When Multi Shot Noise Reduction is enabled, the camera takes 4 different consecutive exposures, aligns them, and averages the random noise in each of them when it merges them. The single JPEG image that results has much less noise than what you get from normal noise reduction.

Take a look at the following examples, which were shot on the EOS 80D with the same exposure settings:

ISO 6400 (with Multi Shot Noise Reduction)

Nightscape with no visible noise

Crop of ISO 6400 shot with minimal noise


ISO 6400 (shot normally)

Night scenery with visible noise

Crop of night scenery with visible noise


Tip: Improvements to technology mean that newer cameras are capable of shooting clean images at increasingly higher ISO speeds. But depending on the context, it might be good to take any precautions you can against image noise. For example, image noise can be more obvious than expected if you make a large print of your shot or display it on a large screen.


3. Multiple Exposures function: Create a surreal new world

If your camera has the Multiple Exposures function, play around with it and see what kind of whimsical images you can create! It’s actually very simple:

i) Go to the Shoot menu.
ii) Enable Multiple Exposures.
iii) Choose the Multi-exposure control (“Multi-expos ctrl”) method. (I chose “Average” for the shots below.)
iv) Set the number of exposures you want to layer (For the shots below, I used two exposures.)
v) Press the shutter button to capture each exposure. 

Tip: If you are using a DSLR camera, shoot in Live View. Being able to preview each shot makes it easier to adjust the size and position.

Plane at airport with bokeh lights

EOS 80D/ EF-S18-135mm f/3.5-5.6 IS USM/ FL: 132mm (211mm equivalent)/ Aperture-Priority AE (f/5.6, 2 sec, EV±0)/ ISO 200/ WB: TungstenThis image combines two exposures shot from the same position: one that is sharper, and another with much shallower focus. This made the lights appear soft and dreamy.


Know this: What's the difference between "Additive" and "Average" multi-exposure control?

The “Multi-expos ctrl” setting lets you set how the camera merges your shots.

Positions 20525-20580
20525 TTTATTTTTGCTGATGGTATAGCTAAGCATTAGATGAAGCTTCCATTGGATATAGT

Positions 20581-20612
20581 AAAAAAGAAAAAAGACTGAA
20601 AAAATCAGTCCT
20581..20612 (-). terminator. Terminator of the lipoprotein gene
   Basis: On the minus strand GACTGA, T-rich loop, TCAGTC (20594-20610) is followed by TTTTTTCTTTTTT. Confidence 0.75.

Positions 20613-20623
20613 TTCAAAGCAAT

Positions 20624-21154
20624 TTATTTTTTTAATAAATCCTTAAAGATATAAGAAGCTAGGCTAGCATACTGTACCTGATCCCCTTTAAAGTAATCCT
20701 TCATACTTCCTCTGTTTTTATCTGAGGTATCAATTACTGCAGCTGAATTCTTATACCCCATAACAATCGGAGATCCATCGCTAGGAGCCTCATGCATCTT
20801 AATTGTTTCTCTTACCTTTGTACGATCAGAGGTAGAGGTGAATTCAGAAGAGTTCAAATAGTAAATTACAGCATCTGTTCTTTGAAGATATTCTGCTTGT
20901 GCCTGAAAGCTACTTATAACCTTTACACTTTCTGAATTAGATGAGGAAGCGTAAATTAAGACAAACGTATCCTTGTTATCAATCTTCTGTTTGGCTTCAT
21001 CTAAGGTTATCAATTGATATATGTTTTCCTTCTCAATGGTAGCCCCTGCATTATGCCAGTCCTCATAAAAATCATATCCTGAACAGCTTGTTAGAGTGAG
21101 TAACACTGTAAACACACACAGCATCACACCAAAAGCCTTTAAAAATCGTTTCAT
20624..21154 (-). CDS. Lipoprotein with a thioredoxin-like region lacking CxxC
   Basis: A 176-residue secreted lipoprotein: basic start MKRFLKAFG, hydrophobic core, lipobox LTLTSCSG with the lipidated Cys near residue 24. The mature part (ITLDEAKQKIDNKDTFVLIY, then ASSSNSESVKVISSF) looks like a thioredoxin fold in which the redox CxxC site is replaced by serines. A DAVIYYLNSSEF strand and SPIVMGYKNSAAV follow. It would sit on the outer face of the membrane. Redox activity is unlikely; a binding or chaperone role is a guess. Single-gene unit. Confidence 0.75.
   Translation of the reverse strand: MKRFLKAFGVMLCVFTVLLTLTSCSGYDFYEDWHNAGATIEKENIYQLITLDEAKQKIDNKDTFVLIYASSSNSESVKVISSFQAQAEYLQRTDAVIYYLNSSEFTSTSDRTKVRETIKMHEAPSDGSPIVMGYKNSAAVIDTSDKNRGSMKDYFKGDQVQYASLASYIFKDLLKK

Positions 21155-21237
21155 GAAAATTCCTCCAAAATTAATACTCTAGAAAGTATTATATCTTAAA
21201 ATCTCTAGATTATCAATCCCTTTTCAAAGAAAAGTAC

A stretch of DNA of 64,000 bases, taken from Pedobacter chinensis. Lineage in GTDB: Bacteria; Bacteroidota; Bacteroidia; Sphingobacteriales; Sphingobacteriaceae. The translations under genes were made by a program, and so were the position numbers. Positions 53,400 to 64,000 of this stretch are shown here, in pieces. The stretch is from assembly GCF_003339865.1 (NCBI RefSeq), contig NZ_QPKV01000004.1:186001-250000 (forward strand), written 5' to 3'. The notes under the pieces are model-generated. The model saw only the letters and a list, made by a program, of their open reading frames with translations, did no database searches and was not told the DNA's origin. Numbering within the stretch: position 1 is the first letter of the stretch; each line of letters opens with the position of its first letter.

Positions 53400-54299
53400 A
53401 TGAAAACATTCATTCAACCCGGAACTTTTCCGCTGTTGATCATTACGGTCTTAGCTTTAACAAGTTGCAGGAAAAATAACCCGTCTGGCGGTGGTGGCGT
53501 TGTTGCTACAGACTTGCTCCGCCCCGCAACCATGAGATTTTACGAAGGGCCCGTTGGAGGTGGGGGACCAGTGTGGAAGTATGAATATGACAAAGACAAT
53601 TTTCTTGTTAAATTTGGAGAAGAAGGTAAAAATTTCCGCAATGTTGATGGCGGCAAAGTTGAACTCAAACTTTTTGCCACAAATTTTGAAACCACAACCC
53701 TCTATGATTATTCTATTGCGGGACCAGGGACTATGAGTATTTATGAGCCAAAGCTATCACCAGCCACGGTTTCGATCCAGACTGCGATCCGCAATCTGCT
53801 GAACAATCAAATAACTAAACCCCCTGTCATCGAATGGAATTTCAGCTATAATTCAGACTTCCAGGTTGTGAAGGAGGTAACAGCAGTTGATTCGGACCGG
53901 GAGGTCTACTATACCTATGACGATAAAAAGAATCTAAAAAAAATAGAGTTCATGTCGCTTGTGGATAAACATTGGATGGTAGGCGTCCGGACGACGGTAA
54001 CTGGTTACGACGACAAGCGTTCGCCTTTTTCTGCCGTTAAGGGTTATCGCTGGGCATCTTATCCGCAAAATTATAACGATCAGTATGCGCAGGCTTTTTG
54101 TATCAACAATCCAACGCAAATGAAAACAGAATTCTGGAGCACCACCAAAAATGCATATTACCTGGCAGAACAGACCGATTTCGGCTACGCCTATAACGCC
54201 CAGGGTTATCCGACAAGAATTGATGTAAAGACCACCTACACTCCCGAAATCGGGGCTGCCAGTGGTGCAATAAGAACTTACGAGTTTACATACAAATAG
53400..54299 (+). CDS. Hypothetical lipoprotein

Additive: The exposure of each image captured is added cumulatively. You will have to use negative exposure compensation or underexpose your shots to prevent the final image from looking too bright.
Average: The camera controls the exposure of the shots to be merged so that the final image has the standard exposure.

"Additive" can be tricky to get correct. When unsure, choose “Average”.


Tip: Adjust the amount of overlap in the 2 images

I took the sharp “base shot” first, and the one with the bokeh lights after that, making slight adjustments to angle of view to get the intended effect. You might also need to change your shooting position slightly to achieve your ideal results.

Plane at airport (sharp)

1st shot


Plane at airport (out of focus)

2nd shot

(Interest piqued by the bokeh circles in the 2nd shot? Here are some more ideas on how you can use them to create dramatic nightscapes)

Receive the latest update on photography news, tips and tricks.

Be part of the SNAPSHOT Community.

Sign Up Now!

Digital Camera Magazine

Digital Camera Magazine

A monthly magazine that believes that enjoyment of photography will increase the more one learns about camera functions. It delivers news on the latest cameras and features and regularly introduces various photography techniques.
Published by Impress Corporation

Yurika Kadoi

Yurika Kadoi

Born in Toyama and graduated from the Faculty of Engineering, Kanazawa University, Kadoi had worked for an electrical equipment manufacturer before becoming a photo studio assistant. She later became a freelance photographer, and is now engaged in a wide range of works from portraits to still photos for movies.